Older adults who walked 6,000 to 9,000 steps three to four miles per day were 40 to 50 percent less likely to suffer a heart attack or stroke than those who walked one mile (2,000 steps) per day, according to research published in the journal.
According to US-based news outlet The Washington Post, the findings are based on data from eight studies involving 20,152 people aged 18 and over who were tracked with a device that measures their walking and their health over an average of six years.
More activities that people age 60 and older take reduce the risk of cardiovascular disease (CVD). The study found no association between youth activity and CVD risk. A possible reason for that, the researchers wrote, is that CVD is usually a “disease of old age” when risk factors such as high blood pressure, obesity, and diabetes have progressed over the years.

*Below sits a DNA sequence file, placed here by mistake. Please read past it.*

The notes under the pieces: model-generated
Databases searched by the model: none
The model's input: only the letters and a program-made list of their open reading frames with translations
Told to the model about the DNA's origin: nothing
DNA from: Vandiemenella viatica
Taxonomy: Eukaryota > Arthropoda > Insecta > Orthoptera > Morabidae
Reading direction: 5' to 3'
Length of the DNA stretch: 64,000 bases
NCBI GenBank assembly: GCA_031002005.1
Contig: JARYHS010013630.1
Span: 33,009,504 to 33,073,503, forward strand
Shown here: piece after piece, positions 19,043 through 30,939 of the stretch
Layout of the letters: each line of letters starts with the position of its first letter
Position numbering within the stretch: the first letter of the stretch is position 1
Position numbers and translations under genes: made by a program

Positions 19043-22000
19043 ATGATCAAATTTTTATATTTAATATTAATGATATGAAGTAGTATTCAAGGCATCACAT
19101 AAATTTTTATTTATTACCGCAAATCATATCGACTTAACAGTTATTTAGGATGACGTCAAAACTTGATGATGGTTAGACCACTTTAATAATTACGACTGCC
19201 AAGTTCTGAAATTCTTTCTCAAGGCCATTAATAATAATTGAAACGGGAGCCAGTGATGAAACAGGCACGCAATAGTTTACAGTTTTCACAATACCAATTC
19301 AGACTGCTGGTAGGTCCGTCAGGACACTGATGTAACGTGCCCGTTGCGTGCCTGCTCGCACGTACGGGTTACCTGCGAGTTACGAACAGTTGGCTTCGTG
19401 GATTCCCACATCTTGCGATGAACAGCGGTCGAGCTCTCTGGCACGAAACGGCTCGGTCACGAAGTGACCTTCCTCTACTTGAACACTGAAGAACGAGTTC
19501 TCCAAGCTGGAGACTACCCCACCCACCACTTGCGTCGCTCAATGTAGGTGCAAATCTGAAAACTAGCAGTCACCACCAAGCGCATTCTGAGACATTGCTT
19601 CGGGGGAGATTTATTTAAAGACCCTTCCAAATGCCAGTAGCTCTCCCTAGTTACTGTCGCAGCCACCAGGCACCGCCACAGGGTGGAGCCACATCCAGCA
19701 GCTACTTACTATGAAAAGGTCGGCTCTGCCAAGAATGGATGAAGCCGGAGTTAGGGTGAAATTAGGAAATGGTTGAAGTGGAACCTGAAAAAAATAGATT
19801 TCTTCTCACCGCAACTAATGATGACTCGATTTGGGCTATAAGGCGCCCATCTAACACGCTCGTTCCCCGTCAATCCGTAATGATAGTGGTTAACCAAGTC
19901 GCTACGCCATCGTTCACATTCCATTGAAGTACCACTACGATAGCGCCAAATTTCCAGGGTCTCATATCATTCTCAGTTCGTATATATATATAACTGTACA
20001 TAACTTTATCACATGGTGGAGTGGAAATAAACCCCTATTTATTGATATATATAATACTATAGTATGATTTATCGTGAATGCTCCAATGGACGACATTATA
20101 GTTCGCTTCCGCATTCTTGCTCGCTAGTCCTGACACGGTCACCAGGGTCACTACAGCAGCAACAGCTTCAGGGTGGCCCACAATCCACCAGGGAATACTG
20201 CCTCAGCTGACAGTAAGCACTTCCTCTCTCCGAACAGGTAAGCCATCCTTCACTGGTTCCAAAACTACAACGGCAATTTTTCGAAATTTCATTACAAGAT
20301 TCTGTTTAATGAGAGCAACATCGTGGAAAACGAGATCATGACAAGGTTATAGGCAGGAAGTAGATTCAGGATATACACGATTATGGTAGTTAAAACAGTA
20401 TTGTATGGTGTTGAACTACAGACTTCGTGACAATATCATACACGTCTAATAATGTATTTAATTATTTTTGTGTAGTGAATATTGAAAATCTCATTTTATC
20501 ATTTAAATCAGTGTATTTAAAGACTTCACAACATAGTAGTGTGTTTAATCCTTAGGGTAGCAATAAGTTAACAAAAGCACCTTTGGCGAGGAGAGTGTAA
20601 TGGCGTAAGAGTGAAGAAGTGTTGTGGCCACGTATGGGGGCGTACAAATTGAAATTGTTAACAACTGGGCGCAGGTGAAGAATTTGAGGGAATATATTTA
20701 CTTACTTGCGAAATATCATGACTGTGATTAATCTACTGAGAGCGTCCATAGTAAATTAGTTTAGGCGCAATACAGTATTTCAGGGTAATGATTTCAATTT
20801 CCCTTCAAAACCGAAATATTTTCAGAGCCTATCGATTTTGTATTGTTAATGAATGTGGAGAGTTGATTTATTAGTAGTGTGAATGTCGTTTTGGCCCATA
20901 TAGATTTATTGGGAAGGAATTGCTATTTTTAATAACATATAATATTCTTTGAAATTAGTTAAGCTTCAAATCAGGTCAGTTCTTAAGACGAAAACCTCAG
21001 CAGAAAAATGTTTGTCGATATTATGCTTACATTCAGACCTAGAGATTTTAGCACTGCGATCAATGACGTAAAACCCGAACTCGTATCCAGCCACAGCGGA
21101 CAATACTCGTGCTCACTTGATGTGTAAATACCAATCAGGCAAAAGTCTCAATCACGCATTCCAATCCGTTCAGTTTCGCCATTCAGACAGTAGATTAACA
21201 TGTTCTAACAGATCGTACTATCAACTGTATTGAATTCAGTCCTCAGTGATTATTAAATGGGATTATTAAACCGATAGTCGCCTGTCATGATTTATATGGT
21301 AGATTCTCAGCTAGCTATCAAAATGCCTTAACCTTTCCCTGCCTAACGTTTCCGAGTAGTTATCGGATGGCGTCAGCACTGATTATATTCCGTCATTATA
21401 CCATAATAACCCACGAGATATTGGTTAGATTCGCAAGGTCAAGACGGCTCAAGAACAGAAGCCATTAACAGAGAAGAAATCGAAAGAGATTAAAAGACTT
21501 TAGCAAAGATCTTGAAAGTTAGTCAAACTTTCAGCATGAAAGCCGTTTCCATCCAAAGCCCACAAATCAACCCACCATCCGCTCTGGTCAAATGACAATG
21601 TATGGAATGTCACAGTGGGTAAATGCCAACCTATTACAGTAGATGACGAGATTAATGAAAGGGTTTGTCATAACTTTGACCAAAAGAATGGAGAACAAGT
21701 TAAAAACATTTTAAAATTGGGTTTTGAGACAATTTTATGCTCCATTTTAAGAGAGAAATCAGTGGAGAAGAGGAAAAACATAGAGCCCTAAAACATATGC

The researchers found no correlation between walking distance and specific types of heart disease, such as heart failure or arrhythmias, but with heart disease in general. The study also found that brisk walking had no added benefit.
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